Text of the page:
What's a Name Sign? Spring Awakening Cast Show Off Their Unique Identities in ASL | Playbill

News What's a Name Sign? Spring Awakening Cast Show Off Their Unique Identities in ASL How does a cast of both hearing and Deaf actors ensure that effective communication happens? We speak with the stars of Spring Awakening about their cast dynamic, bridging the language gap and creating unique names for themselves in American Sign Language.


When Sandra Mae Frank and Daniel Durant, the Deaf stars of Spring Awakening, first met their hearing counterparts (Katie Boeck and Alex Boniello, the actors who function as the respective voices of Wendla and Moritz), they agreed that it was a little awkward. "We had never met each other, and some people didn't sign," said Durant. 

Frank added, "People I know are afraid to sign because they're afraid of making a mistake, and I go, 'It doesn't matter. The more mistakes you make, the better you learn and the better you can express yourself.'" She said that she does not need people to be excellent signers to communicate with her. Instead, "We can write back and forth; we can gesture — any way we can find to communicate with each other." 

Must See! Breathtaking Pics of Deaf West's Inspiring Spring Awakening in Rehearsal For Broadway

However, over the course of rehearsals, previews and performances — including two acclaimed runs in Los Angeles before deciding to make the jump to Broadway — the hearing members of the cast have become very familiar with ASL. "They were rehearsing enough signs for the show, and when we were through every day [with rehearsal], we'd go out, have a drink, get together… It got more conversational as we went on, and some people really learned fast. They've been really good," said Durant.

Austin McKenzie, who plays Melchior, is hearing, but went to college to become an interpreter, so he's versed in both languages. "Watching the process of all of the hearing actors begin to learn ASL is so… You wouldn't think it would be a beautiful experience to watch that," he said, "but it is. There's a point in every one of the hearing cast members' experiences when I can watch and see the moment when they are afraid to sign or to try, and then, very suddenly, they just decide to put it aside and they start to learn."

Throughout the bonding experience, the cast have assigned "sign names" to each other. In Deaf culture and American Sign Language, a sign name (or name sign, as it's called) is a special sign used to uniquely identify a person. The sign must be agreed upon by said person and members of the Deaf community. Each character in Spring Awakening has also been assigned a sign name by the translation team.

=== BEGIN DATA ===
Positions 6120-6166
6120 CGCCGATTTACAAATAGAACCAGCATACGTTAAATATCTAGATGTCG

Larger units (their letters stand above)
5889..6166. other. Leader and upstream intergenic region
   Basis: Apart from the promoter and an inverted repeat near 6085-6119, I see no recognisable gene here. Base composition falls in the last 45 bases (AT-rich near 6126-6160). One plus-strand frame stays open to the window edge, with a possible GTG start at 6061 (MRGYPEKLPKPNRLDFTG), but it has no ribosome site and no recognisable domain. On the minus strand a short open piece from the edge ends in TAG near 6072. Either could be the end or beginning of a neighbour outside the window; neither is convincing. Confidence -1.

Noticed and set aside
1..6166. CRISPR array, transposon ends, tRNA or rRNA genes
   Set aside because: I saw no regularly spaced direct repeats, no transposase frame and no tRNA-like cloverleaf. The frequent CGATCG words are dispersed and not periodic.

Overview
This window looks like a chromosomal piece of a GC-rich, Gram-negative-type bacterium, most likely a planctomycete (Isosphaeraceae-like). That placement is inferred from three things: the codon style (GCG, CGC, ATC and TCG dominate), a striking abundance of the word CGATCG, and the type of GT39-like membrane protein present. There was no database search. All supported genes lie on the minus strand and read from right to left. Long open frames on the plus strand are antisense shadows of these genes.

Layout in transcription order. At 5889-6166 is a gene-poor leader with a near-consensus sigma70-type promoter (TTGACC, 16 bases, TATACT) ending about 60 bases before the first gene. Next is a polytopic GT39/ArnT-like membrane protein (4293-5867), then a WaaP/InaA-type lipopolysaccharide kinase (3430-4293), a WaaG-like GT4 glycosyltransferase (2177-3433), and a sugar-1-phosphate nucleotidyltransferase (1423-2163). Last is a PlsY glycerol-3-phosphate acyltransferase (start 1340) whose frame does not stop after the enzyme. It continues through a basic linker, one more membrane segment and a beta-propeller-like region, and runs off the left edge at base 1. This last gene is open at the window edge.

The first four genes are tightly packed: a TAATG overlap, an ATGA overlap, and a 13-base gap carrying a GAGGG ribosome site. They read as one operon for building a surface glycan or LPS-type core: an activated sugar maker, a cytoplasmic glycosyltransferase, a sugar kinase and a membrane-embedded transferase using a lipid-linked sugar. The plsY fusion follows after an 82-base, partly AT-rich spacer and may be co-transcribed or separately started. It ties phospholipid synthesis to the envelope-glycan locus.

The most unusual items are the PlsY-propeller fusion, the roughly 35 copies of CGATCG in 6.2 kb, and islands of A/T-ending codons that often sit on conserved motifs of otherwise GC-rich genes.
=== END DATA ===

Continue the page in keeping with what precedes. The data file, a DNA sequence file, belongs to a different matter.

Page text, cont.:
Frank, Durant and McKenzie show us their names below. 




Fanny Gabor:

Finding a sign name for someone can be difficult. Frank said, "We like to give names based on personality traits. Katie Boeck, who's my voice counterpart… It took me until the second run on closing night to find her name sign. You just have a feeling, and it has to be exactly right. Her name sign is this because she sings like an angel." (Check out Katie Boeck's name below.) 

Katie Boeck:

Since McKenzie went to school to be an interpreter, he is able to speak and sign simultaneously. This process, called SimCom (short for simultaneous communication), can be incredibly difficult since spoken English and ASL do not have the same grammar rules. 

McKenzie explained the process (both in English and ASL). "What I'm doing right now is very different from what I do onstage — letting it all out and hoping that I can communicate fluently using my skills as a signer," he said and signed simultaneously. "Onstage it's completely different because everything has been pre-determined and everything has to be exact. The word order in sign language is completely opposite from what I'm actually saying, but the emphasis in both languages has to be perfect. If there's an emphasis on a word that I'm saying that I have not yet signed, then I have to focus on the English. Then, as I continue the line and the emphasis comes in sign, I have to focus on sign. From day one I've thought of it as two different shows happening at the same time in my mind." 

McKenzie, Frank and Durant take the stage in Deaf West's Spring Awakening Sept. 8, when it begins previews at the Brooks Atkinson Theatre, before opening Sept. 27. 

For more information, visit SpringAwakeningTheMusical.com.

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